By Rich Kane
By Joel Beers
By LP Hastings
By Dave Barton
By Patrice Wirth Marsters
By Erin DeWitt
By Taylor Hamby
By LP Hastings
It may not rank up there with Bill Cosby recording the Beatles' Sgt. Pepper's Lonely Hearts Club Band or William Burroughs recording with Sonic Youth, but it was still a stretch when Larry Gelbart, the writing mind behind M*A*S*H, Tootsie, A Funny Thing Happened on the Way to the Forumand other top-shelf commodities, turned for inspiration to Ben Jonson's 1605 masterful satire on greed, Volpone.
The result was Sly Fox, a funny, tough-minded farce about a rapacious miser and the three greedy opportunists trying to get his money. It's a sharp play, filled with zinging one-liners and plenty of laughs. It's also an extremely demanding—and unforgiving—choice for any theater company. It requires razor-sharp timing and a bigger-than-life comedic presence that this Golden West College production doesn't always capture.
Our hero is Sly Foxwell, the kind of businessman who kept his first dollar and just went on collecting more. By feigning imminent death, Sly is now intent on stealing the fortunes of three men who are hell-bent on claiming his. Sly is so unrepentantly slick in his swindling we find ourselves rooting for him to get away with just one more caper, primarily because his marks are equal lowlifes who, unlike Sly, are more than happy to cloak themselves in the respectability of wealth, power and law.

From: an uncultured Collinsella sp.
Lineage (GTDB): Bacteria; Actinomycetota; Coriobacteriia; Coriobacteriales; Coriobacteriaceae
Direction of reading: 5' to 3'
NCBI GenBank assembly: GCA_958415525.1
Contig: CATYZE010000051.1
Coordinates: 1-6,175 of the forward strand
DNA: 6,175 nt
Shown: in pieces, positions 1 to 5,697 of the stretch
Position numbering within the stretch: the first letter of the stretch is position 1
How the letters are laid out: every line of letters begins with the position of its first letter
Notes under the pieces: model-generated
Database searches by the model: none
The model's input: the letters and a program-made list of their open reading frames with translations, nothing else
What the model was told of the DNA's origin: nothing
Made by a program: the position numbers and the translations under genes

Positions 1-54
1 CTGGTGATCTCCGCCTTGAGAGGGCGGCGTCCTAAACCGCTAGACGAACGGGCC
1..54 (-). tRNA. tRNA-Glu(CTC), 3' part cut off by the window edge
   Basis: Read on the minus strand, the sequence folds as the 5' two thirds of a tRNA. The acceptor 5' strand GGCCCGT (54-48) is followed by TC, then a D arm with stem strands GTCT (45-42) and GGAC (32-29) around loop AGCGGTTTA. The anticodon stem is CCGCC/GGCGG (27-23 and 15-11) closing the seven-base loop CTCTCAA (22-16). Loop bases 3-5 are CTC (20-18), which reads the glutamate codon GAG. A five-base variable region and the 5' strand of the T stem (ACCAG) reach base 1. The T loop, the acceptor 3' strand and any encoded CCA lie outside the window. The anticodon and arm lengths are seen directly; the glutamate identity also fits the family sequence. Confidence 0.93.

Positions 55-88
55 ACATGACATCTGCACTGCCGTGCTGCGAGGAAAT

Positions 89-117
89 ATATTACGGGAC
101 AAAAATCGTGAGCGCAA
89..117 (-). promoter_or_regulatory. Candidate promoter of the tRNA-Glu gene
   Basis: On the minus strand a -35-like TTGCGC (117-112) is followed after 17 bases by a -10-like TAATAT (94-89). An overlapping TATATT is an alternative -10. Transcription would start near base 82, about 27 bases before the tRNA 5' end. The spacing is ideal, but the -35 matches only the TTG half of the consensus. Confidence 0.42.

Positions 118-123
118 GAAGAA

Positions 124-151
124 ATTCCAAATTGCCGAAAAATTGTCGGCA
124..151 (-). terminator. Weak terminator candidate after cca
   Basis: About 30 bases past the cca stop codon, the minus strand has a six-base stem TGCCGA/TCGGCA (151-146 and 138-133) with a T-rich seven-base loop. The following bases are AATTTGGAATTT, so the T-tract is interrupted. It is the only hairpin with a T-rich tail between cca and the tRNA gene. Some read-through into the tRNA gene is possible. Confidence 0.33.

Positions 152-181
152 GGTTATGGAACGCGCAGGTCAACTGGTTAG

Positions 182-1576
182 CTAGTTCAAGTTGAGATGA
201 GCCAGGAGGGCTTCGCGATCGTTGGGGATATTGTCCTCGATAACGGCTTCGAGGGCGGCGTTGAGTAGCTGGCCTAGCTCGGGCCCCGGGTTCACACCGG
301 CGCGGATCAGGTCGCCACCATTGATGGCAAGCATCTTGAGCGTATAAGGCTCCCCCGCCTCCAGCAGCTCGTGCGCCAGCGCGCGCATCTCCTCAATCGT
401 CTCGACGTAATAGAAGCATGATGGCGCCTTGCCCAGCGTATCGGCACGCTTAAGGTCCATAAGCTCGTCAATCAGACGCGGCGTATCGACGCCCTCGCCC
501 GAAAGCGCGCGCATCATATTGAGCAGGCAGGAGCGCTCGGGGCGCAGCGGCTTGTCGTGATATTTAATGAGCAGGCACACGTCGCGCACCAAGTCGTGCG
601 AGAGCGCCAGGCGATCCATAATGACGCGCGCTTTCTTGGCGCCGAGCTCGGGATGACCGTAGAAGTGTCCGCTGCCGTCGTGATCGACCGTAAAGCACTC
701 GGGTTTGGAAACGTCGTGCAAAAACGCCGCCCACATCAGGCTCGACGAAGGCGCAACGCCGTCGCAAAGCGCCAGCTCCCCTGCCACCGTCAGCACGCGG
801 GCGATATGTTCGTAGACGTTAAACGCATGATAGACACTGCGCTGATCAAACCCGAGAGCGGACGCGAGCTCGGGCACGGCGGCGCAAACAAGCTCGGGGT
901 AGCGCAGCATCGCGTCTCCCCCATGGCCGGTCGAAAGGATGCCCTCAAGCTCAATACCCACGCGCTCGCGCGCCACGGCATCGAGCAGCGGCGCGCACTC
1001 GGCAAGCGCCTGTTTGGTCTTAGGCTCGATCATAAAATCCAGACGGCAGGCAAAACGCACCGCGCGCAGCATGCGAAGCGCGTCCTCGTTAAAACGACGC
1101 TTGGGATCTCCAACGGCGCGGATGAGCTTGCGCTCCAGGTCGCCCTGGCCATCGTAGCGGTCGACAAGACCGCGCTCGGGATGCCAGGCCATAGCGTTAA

Director Tom Amen nails the comic rhythm Gelbart's script requires, and Sigrid Hammer Wolf's impressive sets are a match for his killer name. The cast, while young, is admirably game and, half the time, stands up to the rather demanding material.
Nick Cook as Sly and Mark Bedard as Sly's ignoble henchman are convincingly joyous in their finagling. Christian Navarro, Bruce Alexander and Michael Bielitz are delightfully inept fall guys, whom we wind up booing, even though Sly is a far more sinister figure.
Who we root for is the most interesting aspect of Gelbart's play. Sly may not be the lesser of two evils, but he's certainly the more likable, proving Honore de Balzac's point in Mercadetthat readers—and theatergoers—adore rascals because they add the excitement we yearn for in our daily lives and because they make our sins look like mere peccadilloes. In Gelbart's comic universe, greed is good as long as it's absolute. Which isn't too different from the so-called real world.
Sly Fox at Golden West College's Mainstage Theatre, 15744 Golden West St., Huntington Beach, (714) 895-8150. Fri.-Sat., 8 p.m.; Sun., 3 p.m. $8.50-$10.50.